"Titanic" director James Cameron opened up to Vanity Fair in an interview on Sunday about a question that has been on everyone's minds since the movie hit theaters 20 years ago, "Why doesn't Rose make room for Jack on the door?"
Cameron says the answer to the question is pretty basic.
"The answer is very simple because it says on page 147 [of the script] that Jack dies. Very simple… Obviously it was an artistic choice, the thing was just big enough to hold her, and not big enough to hold him," the famed director explained to the mag.
"I think it's all kind of silly, really, that we're having this discussion 20 years later. But it does show that the film was effective in making Jack so endearing to the audience that it hurts them to see him die. Had he lived, the ending of the film would have been meaningless… The film is about death and separation; he had to die. So whether it was that, or whether a smoke stack fell on him, he was going down. It's called art, things happen for artistic reasons, not for physics reasons," the 63-year-old director concluded.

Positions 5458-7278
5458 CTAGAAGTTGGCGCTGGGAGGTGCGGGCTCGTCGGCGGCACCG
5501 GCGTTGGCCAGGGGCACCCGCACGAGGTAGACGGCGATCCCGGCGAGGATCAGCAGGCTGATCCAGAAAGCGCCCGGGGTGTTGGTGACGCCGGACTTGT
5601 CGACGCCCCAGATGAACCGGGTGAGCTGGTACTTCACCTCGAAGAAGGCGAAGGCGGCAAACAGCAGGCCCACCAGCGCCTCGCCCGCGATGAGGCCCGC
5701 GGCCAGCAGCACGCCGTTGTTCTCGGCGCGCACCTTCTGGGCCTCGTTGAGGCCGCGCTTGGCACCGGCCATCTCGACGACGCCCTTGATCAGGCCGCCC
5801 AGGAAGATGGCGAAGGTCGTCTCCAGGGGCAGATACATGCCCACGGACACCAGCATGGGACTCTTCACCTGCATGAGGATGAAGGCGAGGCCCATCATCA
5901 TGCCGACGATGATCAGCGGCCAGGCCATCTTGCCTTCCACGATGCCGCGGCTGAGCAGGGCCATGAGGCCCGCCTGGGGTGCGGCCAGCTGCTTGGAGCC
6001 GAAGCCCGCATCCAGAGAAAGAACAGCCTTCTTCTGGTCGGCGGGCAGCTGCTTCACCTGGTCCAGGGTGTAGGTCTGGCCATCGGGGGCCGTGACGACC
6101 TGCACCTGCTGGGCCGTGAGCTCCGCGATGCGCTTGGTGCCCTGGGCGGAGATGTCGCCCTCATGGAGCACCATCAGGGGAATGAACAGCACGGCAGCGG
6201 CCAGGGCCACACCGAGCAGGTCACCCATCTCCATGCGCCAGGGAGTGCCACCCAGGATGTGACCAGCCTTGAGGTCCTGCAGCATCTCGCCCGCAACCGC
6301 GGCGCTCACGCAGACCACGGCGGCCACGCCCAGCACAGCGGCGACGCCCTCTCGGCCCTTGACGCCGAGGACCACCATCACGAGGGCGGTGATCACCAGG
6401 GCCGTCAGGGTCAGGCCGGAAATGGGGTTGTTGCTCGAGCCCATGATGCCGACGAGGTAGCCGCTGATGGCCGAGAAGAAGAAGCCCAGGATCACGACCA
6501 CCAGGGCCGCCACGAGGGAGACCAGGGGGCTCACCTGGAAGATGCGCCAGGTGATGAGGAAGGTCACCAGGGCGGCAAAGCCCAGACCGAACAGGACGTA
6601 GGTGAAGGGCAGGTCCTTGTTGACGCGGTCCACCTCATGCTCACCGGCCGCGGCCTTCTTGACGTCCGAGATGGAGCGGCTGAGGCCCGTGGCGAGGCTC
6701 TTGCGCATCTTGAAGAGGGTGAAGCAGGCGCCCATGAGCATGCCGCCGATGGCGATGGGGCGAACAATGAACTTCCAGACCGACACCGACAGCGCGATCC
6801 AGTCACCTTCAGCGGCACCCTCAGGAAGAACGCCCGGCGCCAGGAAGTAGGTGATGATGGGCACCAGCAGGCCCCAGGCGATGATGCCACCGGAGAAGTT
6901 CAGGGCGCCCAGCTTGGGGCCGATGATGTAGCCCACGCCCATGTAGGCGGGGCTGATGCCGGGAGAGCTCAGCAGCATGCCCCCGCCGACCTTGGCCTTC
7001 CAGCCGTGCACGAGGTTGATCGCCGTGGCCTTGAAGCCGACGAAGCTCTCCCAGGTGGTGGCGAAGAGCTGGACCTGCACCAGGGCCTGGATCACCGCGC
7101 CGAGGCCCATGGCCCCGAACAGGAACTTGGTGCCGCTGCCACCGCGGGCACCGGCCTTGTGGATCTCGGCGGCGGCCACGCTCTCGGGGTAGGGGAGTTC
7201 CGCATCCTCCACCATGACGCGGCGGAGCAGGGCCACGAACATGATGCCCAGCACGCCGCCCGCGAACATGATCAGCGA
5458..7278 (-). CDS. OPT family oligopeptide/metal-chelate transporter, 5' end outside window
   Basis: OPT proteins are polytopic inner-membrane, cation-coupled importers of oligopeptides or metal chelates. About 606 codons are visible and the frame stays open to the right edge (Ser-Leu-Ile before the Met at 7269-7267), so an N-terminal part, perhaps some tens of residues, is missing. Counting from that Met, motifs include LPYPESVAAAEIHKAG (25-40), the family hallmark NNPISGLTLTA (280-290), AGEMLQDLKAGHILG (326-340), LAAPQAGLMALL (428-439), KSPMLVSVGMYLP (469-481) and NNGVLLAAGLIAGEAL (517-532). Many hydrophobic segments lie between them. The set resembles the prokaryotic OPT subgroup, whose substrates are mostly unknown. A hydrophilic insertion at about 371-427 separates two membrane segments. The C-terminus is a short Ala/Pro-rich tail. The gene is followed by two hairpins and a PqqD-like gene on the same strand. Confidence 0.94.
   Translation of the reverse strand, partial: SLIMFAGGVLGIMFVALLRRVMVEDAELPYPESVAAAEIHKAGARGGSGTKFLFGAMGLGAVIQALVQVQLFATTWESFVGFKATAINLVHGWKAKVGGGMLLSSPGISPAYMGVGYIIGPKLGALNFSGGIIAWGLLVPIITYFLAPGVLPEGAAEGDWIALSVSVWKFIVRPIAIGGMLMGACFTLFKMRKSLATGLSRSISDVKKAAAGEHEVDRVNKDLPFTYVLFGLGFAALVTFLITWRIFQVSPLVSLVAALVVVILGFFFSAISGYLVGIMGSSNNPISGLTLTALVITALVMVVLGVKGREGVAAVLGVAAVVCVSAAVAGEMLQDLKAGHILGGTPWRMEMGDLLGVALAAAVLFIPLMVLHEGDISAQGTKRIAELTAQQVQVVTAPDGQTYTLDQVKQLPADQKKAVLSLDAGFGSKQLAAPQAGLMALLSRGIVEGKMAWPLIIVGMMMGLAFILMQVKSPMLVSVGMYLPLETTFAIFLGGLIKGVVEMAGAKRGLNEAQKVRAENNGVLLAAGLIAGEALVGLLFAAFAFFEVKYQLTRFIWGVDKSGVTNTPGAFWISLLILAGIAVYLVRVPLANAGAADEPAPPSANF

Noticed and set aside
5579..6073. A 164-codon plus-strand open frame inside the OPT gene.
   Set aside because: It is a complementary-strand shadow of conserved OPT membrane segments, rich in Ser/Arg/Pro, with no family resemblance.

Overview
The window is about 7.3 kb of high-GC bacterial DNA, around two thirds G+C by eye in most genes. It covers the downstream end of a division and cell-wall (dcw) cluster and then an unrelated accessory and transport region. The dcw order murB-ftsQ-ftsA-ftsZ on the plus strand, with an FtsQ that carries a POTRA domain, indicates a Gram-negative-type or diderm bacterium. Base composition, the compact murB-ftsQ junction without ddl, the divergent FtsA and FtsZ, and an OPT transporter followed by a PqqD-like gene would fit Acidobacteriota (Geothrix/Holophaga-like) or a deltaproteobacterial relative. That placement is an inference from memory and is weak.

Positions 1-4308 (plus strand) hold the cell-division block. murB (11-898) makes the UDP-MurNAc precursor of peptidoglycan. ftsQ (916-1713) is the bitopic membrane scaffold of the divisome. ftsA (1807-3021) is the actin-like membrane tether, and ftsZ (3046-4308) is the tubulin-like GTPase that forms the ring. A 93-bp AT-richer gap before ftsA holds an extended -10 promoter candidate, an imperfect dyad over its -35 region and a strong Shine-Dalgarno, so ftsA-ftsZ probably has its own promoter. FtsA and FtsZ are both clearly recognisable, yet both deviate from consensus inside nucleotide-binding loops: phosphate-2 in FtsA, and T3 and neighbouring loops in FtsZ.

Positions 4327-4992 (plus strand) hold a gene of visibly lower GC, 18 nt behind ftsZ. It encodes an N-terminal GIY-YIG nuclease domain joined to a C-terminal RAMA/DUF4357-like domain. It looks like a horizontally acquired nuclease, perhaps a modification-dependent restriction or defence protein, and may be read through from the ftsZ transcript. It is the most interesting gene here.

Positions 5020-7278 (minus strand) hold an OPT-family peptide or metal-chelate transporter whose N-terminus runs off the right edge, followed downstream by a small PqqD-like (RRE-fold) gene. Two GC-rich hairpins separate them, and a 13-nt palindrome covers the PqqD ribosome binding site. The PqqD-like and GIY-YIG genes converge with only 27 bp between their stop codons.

But Cameron said he tested the physics of the door prior to filming the iconic scene with Leonardo DiCaprio and Kate Winslet.
"I was in the water with the piece of wood putting people on it for about two days getting it exactly buoyant enough so that it would support one person with full free-board, meaning that she wasn't immersed at all in the 28 degree water so that she could survive the three hours until the rescue ship got there," James explained about the much-talked about scene.
This December marks the 20th anniversary of the film sailing into theaters. The movie has now grossed over $2 billion at the box office. "Titanic" was nominated for 14 Oscars and won 11, including Best Picture and Best Director.
For the film's anniversary, James remastered the classic and "Titanic" will return to theaters beginning Dec. 1.
-- Kevin Zelman